Seven strangers barricade themselves in a farmhouse
in an attempt to hide from a horde of flesh-eating monsters.
Night of the Living Dead (1990)
Directed by Tom Savini
Written by George A. Romero
Starring Patricia Tallman, Tony Todd, Tom Towles,
Bill Moseley, McKee Anderson, William Butler,
Kate Finneran, Heather Mazur, Bill Cardille
Remake of 1968's Night of the Living Dead
George Romero’s seminal 1968 film of the same title is one who’s influence cannot be understated. It is one of the most successful independent films of all time that came along during one of the country’s most tumultuous times and showed the talents of Duane Jones as a hero at a time when black men were not that prominent in film. This film also gave rise to the godfather of the modern zombie as we know it today, so why remake it?
If anybody other than George Romero or Tom Savini had teamed up to make this, it would have failed miserably. I think this can be seen in how other attempts to recreate this story have had mixed results leaning slightly more towards the lower end in terms of quality of story. Even seeing Menahem Golan’s name could give one pause for thought as his company, Cannon Films, was known for outlandish and over-the-top action films during the 80s and into the 90s. It says a lot that he backed off to let George and Tom do their thing.
Johnny (Moseley) and his sister, Barbara (Tallman), are visiting their mother’s grave in the Pennsylvania countryside. Johnny is complaining about the drive while Barbara just wants to get the trip over with. Like most brother’s, Johnny teases his sister “They’re coming to get you, Barbara. They’re horny and they’ve been dead a long time.” this is a line that has become immortal in film (Nick Frost uses it in Shaun of the Dead a movie that owes much to Romero’s zombie flicks) and you can say it to anyone and they know what you’re talking about. The joking around is short lived as a zombie attacks the siblings, ultimately killing Johnny and sending Barbara into a panic. She gets back to their car only to realize that Johnny still has the keys and is set upon by the aforementioned shambling menace and a new one revealed expertly from behind (pun intended) showing his improvised suit and for Barbara to discover by seeing its autopsy stitching. While not actually setting up the FX himself, Savini does know how to shoot them and this is one of the strong points of the film as his trademark misdirection ideas are present with zombie that look like they’re snapped in half and clawing their way along the ground with their hands. There is a scene early on when Barbara gets to the farmhouse where she meets Uncle Reg and beats him with a fire poker where, if you look close enough, you can tell that the top half of the zombie is a puppet being worked for maximum effect. As she comes to this house, so does another wayward soul and that is Ben played by the inimitable Tony Todd stepping into the shoes of the role Duane Jones held in 1968. His performance would have made Duane proud as Ben is strong, smart, and hold his own against the frightened, control freak in Cooper (the amazing Tom Towles). Their constant struggle for order is at the heart of the original Romero film and became an analog for the civil rights movement happening for real at the time of the film’s initial release. What is different in this iteration is how Barbara is portrayed and that arc is done well by Patricia Tallman who had worked previously with Romero and Savini in Knightriders, an allegorical film about LARPing knights on motorcycles living by their own means just as Romero was making his own way in filmmaking on the fringes of the studio system. Not content to sit on the couch with a frozen expression, this iteration of Barbara follows closely in the footsteps of another badass lady in Ellen Ripley. She loses her schoolteacher look for more appropriate ass-kicking attire complete with rifle and handgun. In fact, she becomes the voice of reason at one point and solidifies their predicament in a brutal way as she shoots an incoming zombie in the chest repeatedly asking, “Is he dead?!” until finally putting a bullet in its brain to drop it. Babs is not fucking around this time. As with the first film, these survivors must work together or be assimilated (or eaten) by the ever increasing horde of undead descending on their sanctuary. Spoiler alert: it doesn’t end well for most of the group but I’ll leave the final reveal for anyone who hasn’t seen this yet.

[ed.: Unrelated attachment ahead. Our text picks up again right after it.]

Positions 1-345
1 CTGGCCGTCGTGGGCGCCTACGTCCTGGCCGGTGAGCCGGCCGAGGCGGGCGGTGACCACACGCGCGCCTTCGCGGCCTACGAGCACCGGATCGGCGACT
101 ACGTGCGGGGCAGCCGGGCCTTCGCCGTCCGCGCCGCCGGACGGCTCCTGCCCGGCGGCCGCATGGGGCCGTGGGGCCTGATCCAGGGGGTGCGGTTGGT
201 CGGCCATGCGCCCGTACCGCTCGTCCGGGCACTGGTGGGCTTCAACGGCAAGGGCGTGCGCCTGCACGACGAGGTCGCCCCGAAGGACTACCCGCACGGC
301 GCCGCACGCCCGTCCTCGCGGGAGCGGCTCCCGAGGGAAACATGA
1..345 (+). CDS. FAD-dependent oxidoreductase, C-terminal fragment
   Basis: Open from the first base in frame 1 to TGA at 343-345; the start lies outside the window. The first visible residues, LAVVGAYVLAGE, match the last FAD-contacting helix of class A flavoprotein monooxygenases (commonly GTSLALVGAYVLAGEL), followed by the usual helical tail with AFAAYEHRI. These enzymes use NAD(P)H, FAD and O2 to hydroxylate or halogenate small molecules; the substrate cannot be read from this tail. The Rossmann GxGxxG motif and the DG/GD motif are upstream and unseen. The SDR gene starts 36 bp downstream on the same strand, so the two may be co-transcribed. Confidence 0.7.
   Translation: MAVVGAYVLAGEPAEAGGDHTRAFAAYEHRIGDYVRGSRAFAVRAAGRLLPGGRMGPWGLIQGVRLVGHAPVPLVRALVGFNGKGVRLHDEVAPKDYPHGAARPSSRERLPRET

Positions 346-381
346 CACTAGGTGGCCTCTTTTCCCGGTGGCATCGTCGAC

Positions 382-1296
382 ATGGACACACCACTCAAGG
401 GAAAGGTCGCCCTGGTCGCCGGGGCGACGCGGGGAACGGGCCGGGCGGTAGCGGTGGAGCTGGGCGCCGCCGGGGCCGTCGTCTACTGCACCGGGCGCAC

I think this film is a good remake especially in that you have Romero coming back to write along with Tom Savini who helped create the look of so many of George’s ghouls that it still holds up against the myriad other attempts to copy it that have shambled in its wake. The differences in plot and tone are enough to let both stand on their own and not feel like Savini’s film is just flat out copying shot for shot the previous film. I actually saw this version of Night of the Living Dead before the 1968 one and it is still one of my favorite zombie movies. Give me shambling, rotting corpses hungry for human flesh and a good story of the struggles of humanity to not consume themselves any day, call me old-fashioned.